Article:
Wednesday, July 31, 2013

City by the Sea

They said I'd miss the trees. They said I'd hate the heat... "it's a different hot - dry heat! like putting your head in the oven!"

They said.

They said a lot of things, but in the end I knew I'd love it all. Because I try not to pay much attention to what "they said" - why bother? Life is what you make it - joy is where you find it - the grass is green where you water it (when you have grass, anyway.) And I have, so far, stuck to that philosophy.

But every now and then I do give in to that one thing I miss. It's usually the one thing no one mentions, but the thing I know will pull at me.

So there it is.

I miss the sea.

The sound and scents of high tide, the balmy breezes and gently swaying palms, the feel of needing an extra layer, even in the summer.
The water culture - because there is one - of flip flops and sandy days and drinks by a full moon with the taste of salt in the air.

Let's be honest - I didn't live on the beach. But, knowing I would be deprived of it for the next few years, the last 6 months in Georgia I did seek water frequently - Jacksonville, Beaufort... but even when I wasn't jaunting, I knew it was there. And on the balmiest of days I could smell it.
I swear I could.

So, I went. And no, it's not nearby - not by a long shot - but it's near enough to be worth it.

Because every junkie needs her fix : )

So, Hello San Diego.
Hello water views and terrace dining and glimpses of bright blue darting between buildings and gulls wheeling overhead.
Hello jackets and cool gusts of ocean wind.
Hello kitschy touristy things and really overpriced but really wonderful seafood.

Hello.


















Wednesday, July 24, 2013

Regret Nothing

Have you ever done something you regret?

Interestingly enough, for me the answer is mostly no. I find that even decisions that maybe weren't the best at the time are ones I can look back at and turn into life lessons, pointing me towards better practices later. I'm forever learning something. Or so I tell myself! : )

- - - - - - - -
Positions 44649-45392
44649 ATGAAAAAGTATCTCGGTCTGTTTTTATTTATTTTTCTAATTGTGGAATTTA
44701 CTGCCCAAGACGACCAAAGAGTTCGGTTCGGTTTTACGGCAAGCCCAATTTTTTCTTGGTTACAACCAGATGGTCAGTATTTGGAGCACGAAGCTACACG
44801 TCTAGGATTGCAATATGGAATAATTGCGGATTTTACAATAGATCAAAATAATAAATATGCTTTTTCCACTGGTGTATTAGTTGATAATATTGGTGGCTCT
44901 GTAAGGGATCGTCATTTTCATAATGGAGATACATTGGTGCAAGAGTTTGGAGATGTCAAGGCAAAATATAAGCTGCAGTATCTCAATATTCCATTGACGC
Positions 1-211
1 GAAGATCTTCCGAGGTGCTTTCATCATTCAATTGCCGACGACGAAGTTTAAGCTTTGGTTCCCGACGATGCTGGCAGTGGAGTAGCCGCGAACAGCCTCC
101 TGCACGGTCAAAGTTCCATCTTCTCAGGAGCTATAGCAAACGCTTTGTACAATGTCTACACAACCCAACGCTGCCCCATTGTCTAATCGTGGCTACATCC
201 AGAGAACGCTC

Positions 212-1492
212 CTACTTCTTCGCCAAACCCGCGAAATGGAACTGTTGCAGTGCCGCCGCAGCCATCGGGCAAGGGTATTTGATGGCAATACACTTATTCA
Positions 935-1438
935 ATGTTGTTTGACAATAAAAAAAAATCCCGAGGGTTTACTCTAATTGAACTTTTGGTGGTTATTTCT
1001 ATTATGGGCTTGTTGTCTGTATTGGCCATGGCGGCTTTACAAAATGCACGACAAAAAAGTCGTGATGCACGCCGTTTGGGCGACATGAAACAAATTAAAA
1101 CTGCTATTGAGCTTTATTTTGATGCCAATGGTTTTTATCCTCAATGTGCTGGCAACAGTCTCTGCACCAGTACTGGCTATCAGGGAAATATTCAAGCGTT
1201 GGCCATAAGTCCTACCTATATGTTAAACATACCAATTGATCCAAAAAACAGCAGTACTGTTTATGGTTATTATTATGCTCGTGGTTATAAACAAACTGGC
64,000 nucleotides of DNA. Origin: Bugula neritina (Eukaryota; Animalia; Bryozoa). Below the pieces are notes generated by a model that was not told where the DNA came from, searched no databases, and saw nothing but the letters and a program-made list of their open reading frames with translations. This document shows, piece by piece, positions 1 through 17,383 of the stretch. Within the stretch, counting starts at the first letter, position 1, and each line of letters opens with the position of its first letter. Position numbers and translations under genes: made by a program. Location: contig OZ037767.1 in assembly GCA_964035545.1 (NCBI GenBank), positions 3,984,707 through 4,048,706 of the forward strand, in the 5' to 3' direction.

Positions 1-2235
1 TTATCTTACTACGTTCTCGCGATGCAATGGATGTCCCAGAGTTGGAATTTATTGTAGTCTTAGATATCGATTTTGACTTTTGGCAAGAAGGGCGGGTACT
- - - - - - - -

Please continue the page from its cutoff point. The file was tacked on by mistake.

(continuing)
But I do regret a few things. And most of those things are tied to nostalgia - regretting that I didn't ask my grandmother more questions about our history, regretting that I didn't spend more time with loved ones before they passed away - things of those nature. And along those lines, one of my tangible regrets is that, 11 years ago, I traded in a piece of that nostalgia, a minor piece of family history, for a bigger better version.

Before I ever knew that I would become a photographer, before I ever understood that photography would become such a part of my life as to virtually be indistinguishable and untangle-able from who I am as a person (because let's face it, this isn't a job, it's a creative mindset, a way of seeing the world that simply can't be turned off. Whether I am making money at it or simply walking down the street, I can truly appreciate the beauty of things on a different level now), and before I ever thought that this would be the thing I'd spend the rest of my working career building, I was a child who had a mother who had a camera.


This is my mom. And this is my favorite photo of her, proudly displayed on my office cork board. This photo is one of those things that would be in my list of "must grabs in case of a fire".
And though I was too young to understand, when I look back I realize that, as evidenced in this photograph, my mom always had her camera with her. And when I dive into the jumbled box of photos that is really all my siblings and I have left of her, and of our early life, I can pull out quite a few that were, now in my professional opinion, well-executed, well-lit, well-composed and really show glimpses of us, as children, as we grew.

My mother passed away when I was 25, and she didn't leave much behind except memories and the photos she took of us. And a camera. Not the one in the photo, but another....a Pentax K1000. If you know anything about cameras, you'll maybe know that the K1000 is still considered today to be a reliable, dependable, consistently-quality-image producing beast. I had it. I used it. And I traded it in.

Boooooooooooooooooo.